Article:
View details for DOI 10.1016/j.neuron.2014.03.034
View details for Web of Science ID 000337359800018
View details for PubMedID 24836505
Behavioral consequences of GABAergic neuronal diversity
CURRENT OPINION IN NEUROBIOLOGY
2014; 26: 27-33
The majority of cellular diversity in the hippocampus and neocortex derives from a relatively small population of local inhibitory interneurons. Recent technological advances have facilitated the recording and manipulation of defined inhibitory cell classes in awake rodents, revealing new and surprising roles for these cells in local circuit function and behavior. Here we review recent progress in the analysis of inhibitory interneuron subtypes in neocortex and hippocampus during behavior, and suggest opportunities and considerations for extending this research program.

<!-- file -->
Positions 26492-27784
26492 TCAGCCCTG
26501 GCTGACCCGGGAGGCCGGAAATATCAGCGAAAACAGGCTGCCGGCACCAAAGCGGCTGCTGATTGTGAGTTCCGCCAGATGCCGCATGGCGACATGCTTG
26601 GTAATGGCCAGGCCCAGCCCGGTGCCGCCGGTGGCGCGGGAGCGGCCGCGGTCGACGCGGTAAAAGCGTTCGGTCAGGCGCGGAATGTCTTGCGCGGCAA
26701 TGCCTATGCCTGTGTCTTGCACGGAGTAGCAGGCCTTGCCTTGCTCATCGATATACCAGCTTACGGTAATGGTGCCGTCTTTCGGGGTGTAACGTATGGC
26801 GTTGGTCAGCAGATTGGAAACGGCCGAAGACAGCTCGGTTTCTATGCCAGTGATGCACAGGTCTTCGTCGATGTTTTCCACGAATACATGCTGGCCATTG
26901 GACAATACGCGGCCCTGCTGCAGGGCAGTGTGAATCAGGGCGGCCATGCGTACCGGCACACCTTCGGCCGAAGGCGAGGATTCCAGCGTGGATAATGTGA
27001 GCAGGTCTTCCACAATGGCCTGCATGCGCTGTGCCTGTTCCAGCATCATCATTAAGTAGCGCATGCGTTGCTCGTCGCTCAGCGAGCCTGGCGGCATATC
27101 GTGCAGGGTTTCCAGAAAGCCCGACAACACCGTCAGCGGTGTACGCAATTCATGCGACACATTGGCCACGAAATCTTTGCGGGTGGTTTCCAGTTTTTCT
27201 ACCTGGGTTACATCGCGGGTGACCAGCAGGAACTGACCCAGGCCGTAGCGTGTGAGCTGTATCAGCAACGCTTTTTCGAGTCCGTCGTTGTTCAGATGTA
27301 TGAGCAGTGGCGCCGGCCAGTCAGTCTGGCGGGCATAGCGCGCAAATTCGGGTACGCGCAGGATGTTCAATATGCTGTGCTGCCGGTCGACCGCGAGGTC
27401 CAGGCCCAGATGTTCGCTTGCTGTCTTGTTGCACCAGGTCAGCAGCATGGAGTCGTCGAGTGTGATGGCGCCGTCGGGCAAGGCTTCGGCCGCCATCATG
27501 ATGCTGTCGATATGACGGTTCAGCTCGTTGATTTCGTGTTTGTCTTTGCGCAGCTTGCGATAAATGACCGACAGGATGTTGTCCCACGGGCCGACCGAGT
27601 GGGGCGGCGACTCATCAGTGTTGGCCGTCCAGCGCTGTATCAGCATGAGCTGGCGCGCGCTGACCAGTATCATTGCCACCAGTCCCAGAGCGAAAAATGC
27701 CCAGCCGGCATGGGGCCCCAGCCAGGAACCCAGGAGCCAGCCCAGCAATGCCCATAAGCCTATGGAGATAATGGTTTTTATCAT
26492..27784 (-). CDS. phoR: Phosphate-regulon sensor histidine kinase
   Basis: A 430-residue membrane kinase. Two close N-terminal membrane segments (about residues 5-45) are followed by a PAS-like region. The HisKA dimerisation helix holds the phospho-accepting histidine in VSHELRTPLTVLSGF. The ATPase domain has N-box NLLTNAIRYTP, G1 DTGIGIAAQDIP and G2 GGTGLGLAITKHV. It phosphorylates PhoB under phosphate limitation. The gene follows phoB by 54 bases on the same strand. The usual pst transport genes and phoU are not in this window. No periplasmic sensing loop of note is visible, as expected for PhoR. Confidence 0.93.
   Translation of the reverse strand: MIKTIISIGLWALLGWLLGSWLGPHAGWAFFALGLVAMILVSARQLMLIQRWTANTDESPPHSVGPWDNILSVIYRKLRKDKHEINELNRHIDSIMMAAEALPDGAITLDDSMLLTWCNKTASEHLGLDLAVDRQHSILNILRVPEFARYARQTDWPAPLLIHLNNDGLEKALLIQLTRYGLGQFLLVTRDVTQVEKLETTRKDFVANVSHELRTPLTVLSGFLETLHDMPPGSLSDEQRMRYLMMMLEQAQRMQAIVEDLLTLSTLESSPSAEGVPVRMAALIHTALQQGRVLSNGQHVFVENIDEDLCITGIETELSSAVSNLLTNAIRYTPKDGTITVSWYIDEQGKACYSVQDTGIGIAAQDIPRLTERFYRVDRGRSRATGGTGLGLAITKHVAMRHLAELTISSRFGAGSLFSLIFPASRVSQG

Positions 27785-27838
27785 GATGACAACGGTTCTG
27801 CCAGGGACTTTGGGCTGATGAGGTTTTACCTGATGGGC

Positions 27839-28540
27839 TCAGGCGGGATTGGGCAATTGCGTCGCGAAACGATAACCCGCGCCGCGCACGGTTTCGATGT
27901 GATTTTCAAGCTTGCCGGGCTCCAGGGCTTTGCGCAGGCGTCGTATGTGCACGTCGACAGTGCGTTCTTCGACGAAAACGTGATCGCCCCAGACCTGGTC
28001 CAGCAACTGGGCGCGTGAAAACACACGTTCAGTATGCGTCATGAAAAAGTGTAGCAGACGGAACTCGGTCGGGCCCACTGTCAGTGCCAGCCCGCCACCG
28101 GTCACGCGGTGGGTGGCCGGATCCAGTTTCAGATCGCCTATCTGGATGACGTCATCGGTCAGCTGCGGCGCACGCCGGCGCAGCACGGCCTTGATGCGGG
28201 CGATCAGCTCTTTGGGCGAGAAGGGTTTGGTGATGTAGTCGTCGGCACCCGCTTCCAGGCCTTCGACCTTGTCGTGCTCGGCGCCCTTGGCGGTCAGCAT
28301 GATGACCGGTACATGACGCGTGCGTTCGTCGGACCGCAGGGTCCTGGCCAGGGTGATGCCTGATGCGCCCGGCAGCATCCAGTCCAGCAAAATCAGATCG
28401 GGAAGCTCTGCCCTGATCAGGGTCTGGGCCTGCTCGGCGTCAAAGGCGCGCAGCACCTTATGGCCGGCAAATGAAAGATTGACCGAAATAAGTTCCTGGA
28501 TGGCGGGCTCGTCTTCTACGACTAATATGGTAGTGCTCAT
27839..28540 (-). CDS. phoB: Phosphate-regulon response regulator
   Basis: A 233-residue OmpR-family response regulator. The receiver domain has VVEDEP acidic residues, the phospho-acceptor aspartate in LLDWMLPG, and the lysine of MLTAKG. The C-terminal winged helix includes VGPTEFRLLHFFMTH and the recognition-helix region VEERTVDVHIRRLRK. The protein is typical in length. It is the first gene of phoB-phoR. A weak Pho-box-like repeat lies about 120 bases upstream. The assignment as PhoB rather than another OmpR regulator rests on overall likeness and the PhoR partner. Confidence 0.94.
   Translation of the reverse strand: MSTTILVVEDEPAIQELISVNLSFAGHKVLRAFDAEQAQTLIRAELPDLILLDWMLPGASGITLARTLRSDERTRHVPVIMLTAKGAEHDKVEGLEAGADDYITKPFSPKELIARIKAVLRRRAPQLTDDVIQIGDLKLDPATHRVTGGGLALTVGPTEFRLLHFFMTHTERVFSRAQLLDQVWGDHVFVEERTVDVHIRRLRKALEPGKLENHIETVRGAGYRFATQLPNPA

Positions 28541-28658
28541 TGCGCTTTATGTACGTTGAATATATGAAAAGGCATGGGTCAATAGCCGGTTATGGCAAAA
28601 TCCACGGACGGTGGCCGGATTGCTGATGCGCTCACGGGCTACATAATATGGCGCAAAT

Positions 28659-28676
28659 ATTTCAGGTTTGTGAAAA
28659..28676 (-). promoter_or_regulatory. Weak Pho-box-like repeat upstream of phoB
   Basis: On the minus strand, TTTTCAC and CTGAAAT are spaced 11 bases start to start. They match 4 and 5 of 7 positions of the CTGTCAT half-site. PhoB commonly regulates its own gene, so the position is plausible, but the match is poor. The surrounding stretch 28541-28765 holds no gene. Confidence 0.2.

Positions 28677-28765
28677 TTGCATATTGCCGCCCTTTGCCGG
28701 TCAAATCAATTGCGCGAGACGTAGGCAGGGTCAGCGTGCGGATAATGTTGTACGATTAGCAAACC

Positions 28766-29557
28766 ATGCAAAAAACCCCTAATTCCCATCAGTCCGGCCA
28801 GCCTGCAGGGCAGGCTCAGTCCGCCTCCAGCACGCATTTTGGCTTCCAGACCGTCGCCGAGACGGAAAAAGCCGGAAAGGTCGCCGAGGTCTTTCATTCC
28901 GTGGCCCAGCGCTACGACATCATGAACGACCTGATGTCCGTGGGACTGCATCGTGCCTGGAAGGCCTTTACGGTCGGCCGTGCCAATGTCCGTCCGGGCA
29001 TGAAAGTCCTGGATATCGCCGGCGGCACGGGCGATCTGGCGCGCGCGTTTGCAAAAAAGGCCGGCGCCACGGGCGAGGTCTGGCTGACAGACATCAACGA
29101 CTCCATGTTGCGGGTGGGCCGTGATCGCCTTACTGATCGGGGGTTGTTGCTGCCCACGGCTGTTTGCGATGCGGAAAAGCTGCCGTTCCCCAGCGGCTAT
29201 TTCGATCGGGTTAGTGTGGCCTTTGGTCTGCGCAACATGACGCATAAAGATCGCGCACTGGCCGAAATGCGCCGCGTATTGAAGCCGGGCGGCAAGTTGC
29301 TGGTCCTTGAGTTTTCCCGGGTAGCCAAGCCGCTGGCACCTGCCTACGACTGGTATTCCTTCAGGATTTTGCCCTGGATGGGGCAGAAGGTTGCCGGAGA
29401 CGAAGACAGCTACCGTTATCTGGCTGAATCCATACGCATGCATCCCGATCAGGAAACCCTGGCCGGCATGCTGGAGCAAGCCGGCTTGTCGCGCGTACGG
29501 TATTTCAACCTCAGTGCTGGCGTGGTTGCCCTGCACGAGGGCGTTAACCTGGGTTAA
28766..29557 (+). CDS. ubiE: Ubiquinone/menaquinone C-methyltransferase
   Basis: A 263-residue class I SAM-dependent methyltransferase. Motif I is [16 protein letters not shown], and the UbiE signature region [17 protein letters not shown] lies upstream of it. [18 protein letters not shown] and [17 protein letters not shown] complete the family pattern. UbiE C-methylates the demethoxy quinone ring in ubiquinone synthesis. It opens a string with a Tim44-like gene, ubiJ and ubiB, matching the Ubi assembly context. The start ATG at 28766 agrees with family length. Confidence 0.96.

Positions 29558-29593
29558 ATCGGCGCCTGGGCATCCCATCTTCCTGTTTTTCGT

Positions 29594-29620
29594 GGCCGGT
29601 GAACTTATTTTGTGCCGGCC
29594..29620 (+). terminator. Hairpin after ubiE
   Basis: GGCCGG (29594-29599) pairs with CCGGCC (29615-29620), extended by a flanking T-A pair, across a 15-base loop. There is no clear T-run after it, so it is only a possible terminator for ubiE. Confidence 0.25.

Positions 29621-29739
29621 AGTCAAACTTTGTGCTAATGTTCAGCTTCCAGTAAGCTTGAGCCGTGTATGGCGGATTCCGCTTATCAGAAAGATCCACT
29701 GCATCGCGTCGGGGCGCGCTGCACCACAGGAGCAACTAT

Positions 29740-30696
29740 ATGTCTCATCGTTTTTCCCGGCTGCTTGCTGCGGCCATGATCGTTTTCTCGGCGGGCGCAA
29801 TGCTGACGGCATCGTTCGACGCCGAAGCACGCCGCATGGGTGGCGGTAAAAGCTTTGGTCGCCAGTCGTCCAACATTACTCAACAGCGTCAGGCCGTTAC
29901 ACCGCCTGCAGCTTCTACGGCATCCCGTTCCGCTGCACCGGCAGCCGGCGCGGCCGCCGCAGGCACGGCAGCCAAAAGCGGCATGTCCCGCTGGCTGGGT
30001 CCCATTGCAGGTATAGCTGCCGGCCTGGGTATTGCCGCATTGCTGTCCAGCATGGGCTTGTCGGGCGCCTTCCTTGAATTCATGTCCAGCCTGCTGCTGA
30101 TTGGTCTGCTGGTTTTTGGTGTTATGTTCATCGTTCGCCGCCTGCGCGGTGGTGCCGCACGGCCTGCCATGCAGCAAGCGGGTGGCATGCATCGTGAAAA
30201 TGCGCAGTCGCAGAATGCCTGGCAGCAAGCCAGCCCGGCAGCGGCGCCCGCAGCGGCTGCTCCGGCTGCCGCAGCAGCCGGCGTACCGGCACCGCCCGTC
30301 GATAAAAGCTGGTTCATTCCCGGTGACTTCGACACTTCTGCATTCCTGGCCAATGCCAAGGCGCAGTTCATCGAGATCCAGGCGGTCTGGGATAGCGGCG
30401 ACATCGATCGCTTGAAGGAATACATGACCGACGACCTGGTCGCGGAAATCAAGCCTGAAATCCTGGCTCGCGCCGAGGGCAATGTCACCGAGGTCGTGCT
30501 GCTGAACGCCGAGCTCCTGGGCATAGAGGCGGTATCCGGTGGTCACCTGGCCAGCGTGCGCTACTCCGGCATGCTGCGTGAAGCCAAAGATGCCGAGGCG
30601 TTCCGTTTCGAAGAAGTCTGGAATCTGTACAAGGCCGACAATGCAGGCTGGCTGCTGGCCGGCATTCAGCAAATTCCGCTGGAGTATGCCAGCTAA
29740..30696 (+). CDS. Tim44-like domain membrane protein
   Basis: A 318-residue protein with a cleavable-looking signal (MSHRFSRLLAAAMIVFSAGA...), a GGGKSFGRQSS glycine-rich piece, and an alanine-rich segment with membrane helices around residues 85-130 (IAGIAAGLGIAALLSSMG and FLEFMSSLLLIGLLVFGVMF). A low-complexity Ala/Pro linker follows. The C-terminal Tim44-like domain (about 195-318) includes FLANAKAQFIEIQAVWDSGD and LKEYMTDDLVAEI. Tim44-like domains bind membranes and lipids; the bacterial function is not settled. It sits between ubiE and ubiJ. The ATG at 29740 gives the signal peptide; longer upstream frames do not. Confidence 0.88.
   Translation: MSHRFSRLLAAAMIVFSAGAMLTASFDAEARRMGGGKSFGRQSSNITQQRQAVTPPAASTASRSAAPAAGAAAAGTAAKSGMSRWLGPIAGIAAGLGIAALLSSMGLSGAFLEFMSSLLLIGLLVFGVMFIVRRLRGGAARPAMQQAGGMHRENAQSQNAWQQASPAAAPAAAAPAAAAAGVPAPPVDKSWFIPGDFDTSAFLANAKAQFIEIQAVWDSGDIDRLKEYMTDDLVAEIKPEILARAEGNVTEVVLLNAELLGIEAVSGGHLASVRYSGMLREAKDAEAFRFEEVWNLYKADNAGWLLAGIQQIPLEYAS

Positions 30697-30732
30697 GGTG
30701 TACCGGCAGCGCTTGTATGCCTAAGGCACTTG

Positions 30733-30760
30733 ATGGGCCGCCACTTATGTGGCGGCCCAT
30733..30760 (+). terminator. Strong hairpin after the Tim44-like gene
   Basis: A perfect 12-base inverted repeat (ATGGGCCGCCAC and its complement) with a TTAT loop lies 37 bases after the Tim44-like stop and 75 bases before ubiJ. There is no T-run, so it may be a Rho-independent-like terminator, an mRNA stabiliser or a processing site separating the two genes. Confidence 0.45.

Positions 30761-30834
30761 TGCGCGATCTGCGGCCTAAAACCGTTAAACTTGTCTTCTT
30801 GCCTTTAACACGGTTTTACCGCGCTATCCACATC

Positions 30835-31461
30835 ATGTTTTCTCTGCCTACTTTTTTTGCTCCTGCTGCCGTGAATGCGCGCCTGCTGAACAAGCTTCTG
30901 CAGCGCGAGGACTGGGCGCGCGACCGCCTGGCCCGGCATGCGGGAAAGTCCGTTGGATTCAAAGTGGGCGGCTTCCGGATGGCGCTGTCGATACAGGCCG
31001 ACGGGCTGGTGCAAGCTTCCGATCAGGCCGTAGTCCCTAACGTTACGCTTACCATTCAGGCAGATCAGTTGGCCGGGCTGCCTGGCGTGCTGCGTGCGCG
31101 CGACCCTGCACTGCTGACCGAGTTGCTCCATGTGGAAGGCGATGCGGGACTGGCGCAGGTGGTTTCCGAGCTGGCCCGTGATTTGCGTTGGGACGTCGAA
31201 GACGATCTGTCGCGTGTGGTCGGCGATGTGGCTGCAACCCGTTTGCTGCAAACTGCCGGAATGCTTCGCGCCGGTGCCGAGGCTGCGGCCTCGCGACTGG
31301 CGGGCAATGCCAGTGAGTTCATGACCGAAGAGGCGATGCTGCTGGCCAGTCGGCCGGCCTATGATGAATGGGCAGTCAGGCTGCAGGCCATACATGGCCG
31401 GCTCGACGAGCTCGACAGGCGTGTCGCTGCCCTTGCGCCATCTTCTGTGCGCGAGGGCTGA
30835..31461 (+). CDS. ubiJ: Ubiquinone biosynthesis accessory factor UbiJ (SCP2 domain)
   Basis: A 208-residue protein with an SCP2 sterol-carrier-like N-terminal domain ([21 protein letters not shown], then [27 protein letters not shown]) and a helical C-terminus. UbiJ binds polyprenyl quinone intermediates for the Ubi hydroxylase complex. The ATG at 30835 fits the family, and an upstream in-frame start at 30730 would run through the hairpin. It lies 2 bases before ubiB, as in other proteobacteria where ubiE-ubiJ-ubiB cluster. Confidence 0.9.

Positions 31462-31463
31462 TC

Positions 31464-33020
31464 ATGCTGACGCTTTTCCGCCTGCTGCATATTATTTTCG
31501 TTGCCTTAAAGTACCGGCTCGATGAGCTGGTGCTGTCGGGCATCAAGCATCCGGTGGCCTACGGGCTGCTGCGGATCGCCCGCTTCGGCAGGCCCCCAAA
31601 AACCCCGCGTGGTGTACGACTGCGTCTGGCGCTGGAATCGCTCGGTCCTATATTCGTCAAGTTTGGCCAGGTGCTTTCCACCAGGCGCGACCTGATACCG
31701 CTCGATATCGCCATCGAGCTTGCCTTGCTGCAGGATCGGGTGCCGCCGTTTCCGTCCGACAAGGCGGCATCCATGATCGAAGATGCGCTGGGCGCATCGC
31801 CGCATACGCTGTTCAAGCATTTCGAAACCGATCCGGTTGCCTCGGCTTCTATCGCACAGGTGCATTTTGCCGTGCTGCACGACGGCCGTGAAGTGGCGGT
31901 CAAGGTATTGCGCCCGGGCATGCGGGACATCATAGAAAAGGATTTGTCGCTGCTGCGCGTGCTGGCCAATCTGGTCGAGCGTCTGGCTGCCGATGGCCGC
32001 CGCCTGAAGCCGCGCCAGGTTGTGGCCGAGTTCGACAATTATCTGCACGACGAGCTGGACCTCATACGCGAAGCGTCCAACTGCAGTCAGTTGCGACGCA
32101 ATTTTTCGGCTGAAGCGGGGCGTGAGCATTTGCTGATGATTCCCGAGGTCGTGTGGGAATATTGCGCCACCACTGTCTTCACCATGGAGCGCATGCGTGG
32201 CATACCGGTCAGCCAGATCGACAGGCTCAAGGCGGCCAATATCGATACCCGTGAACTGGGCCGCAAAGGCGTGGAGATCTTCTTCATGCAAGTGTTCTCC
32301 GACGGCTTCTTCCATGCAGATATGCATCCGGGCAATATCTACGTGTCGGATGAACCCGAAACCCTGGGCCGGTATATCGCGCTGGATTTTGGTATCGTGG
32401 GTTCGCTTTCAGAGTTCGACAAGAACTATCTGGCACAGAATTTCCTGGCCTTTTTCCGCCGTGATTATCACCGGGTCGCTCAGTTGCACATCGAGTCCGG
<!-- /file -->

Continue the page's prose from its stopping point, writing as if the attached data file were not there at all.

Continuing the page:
View details for DOI 10.1016/j.conb.2013.11.002
View details for Web of Science ID 000336827800006
View details for PubMedID 24650501
Septo-hippocampal GABAergic signaling across multiple modalities in awake mice
2013; 16 (9): 1182-U31
Hippocampal interneurons receive GABAergic input from the medial septum. Using two-photon Ca(2+) imaging of axonal boutons in hippocampal CA1 of behaving mice, we found that populations of septo-hippocampal GABAergic boutons were activated during locomotion and salient sensory events; sensory responses scaled with stimulus intensity and were abolished by anesthesia. We found similar activity patterns among boutons with common putative postsynaptic targets, with low-dimensional bouton population dynamics being driven primarily by presynaptic spiking.
View details for DOI 10.1038/nn.3482
View details for Web of Science ID 000323597500007
View details for PubMedID 23912949